ALEX Thomson admits he wants to compete in the Vendee Globe for a FIFTH time in 2020/21.

At 7.40am yesterday morning, the 42-year-old crossed the finish line in the French port of Les Sables d’Olonne in 74 days, 19 hours and 35 minutes.

It was a time he would have been delighted with when he began his incredible 25,000-plus mile voyage back on November 6.

But it was not quite enough to pip Armel Le Cleac’h following a titanic battle with the Frenchman.

The pair now have the two fastest times in Vendee history and no-one would rule out Thomson emulating the Frenchman, who was runner-up in 2008 and 2012.

“A third, a second - it is easy to see what comes after this,” said Thomson.

“If I can put together a competitive campaign I’d be very interested to do the next one - but I’d best ask my wife first!”

Thomson overcame numerous obstacles, including hydrofoil damage that cost the boat 20 per cent of its potential back in November and a breakage to a crucial piece of wind measuring equipment earlier this week.

“You hope and you pray, but I think 24, 36 hours ago I knew that was the end,” Thomson said after being welcomed back to Les Sables by his wife Kate and two children.

“You never know what is going to happen - that’s part of the Vendee Globe,” he said.

“I spent the whole race thinking ‘what if?’ and I’ve had the frustrations but I don’t really want to talk about it any more. It happened, it’s finished, it’s over.

“The race is as it is. I am very happy to be in second place and maybe next time it will be one better.

“I had moments of pleasure, for sure. For me, it was an exercise in l Continued on next page trying not to be frustrated and try and be as positive as possible. It wasn’t easy. Maybe I made it seem easy.

“I didn’t enjoy this race as much as the last race, so it is not always as it seems. The last few days I haven’t really slept very much. I think I have slept five hours in three days and in the last 24 I haven’t slept at all. The tank is on empty.”

Thomson was generous in his praise of Le Cleac’h. 

“Congratulations to Armel, what a great race he has done. He’s a machine. He’s such a great sailor and to come second twice - had to be first this time, there must have been some pressure. He’s such a wonderful sailor such a nice guy, very understated and very modest.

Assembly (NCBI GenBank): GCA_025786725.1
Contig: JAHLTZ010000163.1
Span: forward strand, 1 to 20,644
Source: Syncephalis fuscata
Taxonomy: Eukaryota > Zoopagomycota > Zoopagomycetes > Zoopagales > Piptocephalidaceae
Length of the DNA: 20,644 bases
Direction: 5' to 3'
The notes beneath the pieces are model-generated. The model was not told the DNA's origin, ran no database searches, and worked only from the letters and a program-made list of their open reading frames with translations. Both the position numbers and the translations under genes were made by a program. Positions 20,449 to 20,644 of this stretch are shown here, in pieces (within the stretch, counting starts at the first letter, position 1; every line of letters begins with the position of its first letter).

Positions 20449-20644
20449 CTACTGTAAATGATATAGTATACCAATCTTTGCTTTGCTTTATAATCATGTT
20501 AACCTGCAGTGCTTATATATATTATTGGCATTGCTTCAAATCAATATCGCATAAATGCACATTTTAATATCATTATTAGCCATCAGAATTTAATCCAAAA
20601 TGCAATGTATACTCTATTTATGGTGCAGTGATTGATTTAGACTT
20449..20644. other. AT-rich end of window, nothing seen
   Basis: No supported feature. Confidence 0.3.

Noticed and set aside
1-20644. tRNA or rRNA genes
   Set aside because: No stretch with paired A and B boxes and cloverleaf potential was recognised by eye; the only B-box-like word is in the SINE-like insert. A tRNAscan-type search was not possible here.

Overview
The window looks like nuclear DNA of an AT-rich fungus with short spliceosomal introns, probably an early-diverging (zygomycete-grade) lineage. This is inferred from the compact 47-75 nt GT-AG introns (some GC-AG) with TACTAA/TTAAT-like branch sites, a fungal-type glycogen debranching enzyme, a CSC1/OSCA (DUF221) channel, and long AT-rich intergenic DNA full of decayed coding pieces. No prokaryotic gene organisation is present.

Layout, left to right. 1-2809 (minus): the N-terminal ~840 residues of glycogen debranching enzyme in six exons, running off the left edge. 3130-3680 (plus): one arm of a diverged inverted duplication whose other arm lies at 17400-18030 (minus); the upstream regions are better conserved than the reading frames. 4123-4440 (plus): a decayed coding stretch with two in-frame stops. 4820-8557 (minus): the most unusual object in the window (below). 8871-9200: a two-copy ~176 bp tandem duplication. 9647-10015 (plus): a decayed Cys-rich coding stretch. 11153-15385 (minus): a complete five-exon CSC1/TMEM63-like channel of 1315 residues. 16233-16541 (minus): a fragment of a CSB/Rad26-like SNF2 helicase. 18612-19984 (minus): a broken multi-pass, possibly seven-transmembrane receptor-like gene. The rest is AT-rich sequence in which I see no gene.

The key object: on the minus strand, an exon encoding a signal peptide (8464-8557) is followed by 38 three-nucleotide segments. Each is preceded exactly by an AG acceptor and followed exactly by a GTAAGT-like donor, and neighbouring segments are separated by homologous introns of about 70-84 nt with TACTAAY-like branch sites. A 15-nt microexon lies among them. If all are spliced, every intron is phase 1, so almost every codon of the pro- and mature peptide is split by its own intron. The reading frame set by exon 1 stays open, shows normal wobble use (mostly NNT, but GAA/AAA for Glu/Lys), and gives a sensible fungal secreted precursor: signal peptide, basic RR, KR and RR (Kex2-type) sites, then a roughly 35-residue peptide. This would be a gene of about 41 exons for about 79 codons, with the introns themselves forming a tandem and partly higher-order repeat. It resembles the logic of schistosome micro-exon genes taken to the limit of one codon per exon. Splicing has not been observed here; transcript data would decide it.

“And the team as well. Everyone views this race as a individual race but it’s not, it’s a team race. The Banque Populaire team has done a wonderful job and full credit to them. 

“Now I want to sleep for as long as I possibly can.”

Until Thursday, the previous fastest Vendee finish was the 78 days it took Francois Gabart to win the 2012-13 edition.

Thomson smashed the previous record by more than 77 hours.

It did not come as too much of a surprise to his family though. His father Peter revealed this week: “I left a Christmas card on the boat telling Alex we would see him on January 19th!” 

The prediction was only eight hours out as Thomson completed the Vendee six days faster than his third-place finish in 2012-13, a hole in the deck and a cracked hull having wrecked his ambitions in 2004-05 and 2008-09. 

He now has the two fastest times by a Brit (Mike Golding took 88 days to finish third and sixth in 2004-05 and 2012-13 and Ellen Macarthur, the only other Brit to finish second, was on the water for 94 days in 2000-01).

Who is to say Thomson will not go even faster when the ninth edition of the Vendee Globe takes place in 2020-21?

It is easy to forget now that he led the race for the first few weeks, until his starboard hydrofoil suffered damage at the end of November (he also lost valuable preparation time when the Hugo Boss capsized in the Bay of Biscay 12 months earlier).

But it was a staggering effort to get as close as he did considering he was 800 miles adrift just before Christmas.

Sailing fans from across the world have been glued to the Vendee Globe’s tracker over the last three weeks as Thomson chipped away at Le Cleac’h’s seemingly insurmountable lead.

With his sense of humour keeping his challenge in perspective, he got to within 33 nautical miles (nm) of his foe.

When he broke the world record for the most miles sailed in 24 hours (536.8) last Monday, it looked like he might become Britain’s first winner of a solo round-the-world yacht race for 49 years.

Despite his disappointment, Thomson’s positivity has shone through over the last few months, a source of great pride for his family. Dad Pete did not expect Alex to hold back on the celebrations last night.

“We have to be careful because his body won’t be ready for a party but Alex always comes through on the occasion. The party will be massive!”